[Editor's note: The following letter to the editor was submitted by the Preserve Graydon Coalition (PGC). At the right of this article contains several attachments –the full grant application; a schematic drawing of the ramp and sidewalk; and another document exploring alternatives to a concrete ramp at Graydon Pool. The following note is unedited.]
To the Editor:
Once again, paving threatens Graydon Pool–not the whole pool this time, but an important part of it.
The Village Council has applied to the County Freeholders for a $60,000 block grant for a concrete ramp leading into the 12-foot section of the swimming area. The ramp, including a $12,600 aluminum handrail drilled into the patio wall, would begin with a long concrete sidewalk at the corner of the bathroom building and cover the sand along the front of the Pavilion. It would circle the north spillway, then make two 90-degree turns before entering the water in a 34-foot stretch along the wall below the patio, ending with a landing platform of a few more feet.
In the grant application – posted at preservegraydon.org – the village cites as a basis for the design "our review and discussions with residents and those who use the facility." Sounds good, but no needs assessment was done. No general discussions with residents were held. And this ill-conceived plan would neither satisfy Graydon patrons nor remove barriers; in fact, it would add some.
The application states that Ridgewood would spend an additional $15,000 in municipal funds on the concrete project. Yet with modern materials and devices, the desired effect could be achieved non-invasively, less expensively and to serve a far broader population.
Allendale's Crestwood Lake, another municipal lake with a sandy beach, meets Americans with Disabilities Act requirements with a beach wheelchair that goes over sand, a floating wheelchair that goes into water and folds flat for storage (mobi-chair.com), and removable water-permeable roll-out mats (which Graydon doesn't need).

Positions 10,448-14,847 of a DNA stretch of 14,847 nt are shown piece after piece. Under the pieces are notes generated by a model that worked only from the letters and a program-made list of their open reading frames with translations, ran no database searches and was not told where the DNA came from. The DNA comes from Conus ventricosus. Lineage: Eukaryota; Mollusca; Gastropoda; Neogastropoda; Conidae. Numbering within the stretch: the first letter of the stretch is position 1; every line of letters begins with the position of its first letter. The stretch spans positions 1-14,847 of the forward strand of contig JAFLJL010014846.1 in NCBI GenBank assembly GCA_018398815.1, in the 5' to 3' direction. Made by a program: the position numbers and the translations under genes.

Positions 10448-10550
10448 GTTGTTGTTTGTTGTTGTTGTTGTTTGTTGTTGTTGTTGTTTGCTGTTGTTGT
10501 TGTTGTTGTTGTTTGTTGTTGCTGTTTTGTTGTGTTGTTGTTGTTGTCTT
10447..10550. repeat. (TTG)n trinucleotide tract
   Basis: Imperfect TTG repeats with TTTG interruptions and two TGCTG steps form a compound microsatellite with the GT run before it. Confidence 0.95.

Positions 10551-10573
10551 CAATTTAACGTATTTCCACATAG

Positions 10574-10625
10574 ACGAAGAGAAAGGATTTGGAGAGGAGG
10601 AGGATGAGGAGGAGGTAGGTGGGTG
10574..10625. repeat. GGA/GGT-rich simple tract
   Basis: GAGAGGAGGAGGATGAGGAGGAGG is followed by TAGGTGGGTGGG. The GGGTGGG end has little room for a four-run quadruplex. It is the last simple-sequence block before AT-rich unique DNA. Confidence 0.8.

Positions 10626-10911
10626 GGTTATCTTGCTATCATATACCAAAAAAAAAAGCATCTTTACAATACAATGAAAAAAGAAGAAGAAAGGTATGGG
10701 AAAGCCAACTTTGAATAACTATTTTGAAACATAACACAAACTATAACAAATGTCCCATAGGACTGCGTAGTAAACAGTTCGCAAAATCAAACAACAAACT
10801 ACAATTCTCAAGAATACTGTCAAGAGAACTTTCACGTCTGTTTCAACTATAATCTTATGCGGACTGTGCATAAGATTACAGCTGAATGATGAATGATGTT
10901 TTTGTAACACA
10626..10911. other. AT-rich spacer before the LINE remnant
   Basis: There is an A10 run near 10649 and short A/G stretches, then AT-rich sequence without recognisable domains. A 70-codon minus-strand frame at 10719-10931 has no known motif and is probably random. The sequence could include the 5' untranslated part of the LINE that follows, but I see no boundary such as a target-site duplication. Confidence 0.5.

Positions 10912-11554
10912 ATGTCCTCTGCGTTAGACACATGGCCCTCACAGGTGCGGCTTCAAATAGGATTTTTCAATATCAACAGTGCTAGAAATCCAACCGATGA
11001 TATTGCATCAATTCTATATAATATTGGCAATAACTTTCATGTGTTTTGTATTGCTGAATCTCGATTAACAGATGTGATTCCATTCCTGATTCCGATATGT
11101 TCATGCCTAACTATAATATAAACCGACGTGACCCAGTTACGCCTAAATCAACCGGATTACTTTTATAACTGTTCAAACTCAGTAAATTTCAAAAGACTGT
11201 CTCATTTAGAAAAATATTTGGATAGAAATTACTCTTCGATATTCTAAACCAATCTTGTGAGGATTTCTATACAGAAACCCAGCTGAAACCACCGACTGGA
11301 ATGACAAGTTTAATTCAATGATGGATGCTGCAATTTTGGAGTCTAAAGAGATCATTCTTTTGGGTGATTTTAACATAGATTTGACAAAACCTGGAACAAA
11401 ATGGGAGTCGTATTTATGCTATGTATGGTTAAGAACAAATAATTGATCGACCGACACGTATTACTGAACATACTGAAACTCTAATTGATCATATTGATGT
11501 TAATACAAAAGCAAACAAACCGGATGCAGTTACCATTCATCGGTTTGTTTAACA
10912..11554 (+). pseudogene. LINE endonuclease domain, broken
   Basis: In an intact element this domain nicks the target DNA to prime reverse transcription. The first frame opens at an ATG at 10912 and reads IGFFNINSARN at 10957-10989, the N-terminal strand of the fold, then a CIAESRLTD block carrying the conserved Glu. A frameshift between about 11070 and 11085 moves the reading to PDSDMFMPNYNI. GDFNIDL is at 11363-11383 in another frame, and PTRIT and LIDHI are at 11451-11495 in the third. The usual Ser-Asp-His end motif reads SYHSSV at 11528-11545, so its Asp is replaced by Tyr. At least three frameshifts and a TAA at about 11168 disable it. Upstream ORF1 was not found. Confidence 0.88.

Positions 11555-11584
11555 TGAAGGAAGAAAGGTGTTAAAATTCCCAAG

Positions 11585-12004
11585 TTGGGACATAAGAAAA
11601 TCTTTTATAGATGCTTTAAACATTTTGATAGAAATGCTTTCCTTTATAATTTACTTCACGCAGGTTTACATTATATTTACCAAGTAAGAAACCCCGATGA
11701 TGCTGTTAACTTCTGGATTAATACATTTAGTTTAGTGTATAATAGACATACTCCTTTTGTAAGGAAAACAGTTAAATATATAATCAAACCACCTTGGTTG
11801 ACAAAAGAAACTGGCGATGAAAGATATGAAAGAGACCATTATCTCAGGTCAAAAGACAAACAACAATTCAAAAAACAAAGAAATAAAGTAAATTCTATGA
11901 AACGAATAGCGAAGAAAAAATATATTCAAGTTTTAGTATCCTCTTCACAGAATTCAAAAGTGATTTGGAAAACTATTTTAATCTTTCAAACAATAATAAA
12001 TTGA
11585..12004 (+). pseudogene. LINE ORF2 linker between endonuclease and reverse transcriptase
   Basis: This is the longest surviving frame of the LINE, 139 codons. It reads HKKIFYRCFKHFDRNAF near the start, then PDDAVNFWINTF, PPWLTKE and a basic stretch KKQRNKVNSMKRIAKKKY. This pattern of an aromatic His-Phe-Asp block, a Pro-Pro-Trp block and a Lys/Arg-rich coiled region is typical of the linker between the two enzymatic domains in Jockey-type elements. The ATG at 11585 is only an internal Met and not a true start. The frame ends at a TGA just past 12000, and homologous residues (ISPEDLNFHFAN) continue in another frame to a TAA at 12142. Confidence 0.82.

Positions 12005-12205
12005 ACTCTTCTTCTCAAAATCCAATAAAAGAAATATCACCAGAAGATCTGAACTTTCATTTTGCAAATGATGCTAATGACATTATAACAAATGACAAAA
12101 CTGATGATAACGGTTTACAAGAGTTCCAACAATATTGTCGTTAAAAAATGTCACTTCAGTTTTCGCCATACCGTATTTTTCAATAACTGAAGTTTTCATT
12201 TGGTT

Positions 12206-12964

At Graydon, a floating wheelchair could easily enter the water at the spot near the lap lanes in the 4-foot area where part of the low fieldstone wall has been removed. This shallower area, close to The Stable's about-to-be-upgraded parking lot, would accommodate all ages and abilities, whereas a ramp into the deep end would be harder to reach and suit few or none. In any case, a water-safe wheelchair would have to be bought for water entry; metal wheelchairs are not used on sand or in pools.
Among many other problems: A ramp in the northeast corner would catch detritus floating toward the spillway, creating an unsightly safety hazard. Seniors and others desiring a firm, quick foothold into the water would not choose to traverse a 40-foot ramp. They merely want existing ramps upgraded.
Of likely concern to countless residents, whether Graydon patrons or not, is the large amount of impervious material that would be added to the flood hazard area 12 months a year in a pool used three months a year. Our village engineer noted at a recent meeting that we would never reduce flooding until we stopped paving the floodway. What part of Hurricane Irene don't we understand?
If council members want Graydon kept natural, as four claim they do, and wish to make Graydon more barrier free without exacerbating flooding, they will seek better alternatives and withdraw the application, or if the grant money is offered, refuse it.
Co-Chair, The Preserve Graydon Coalition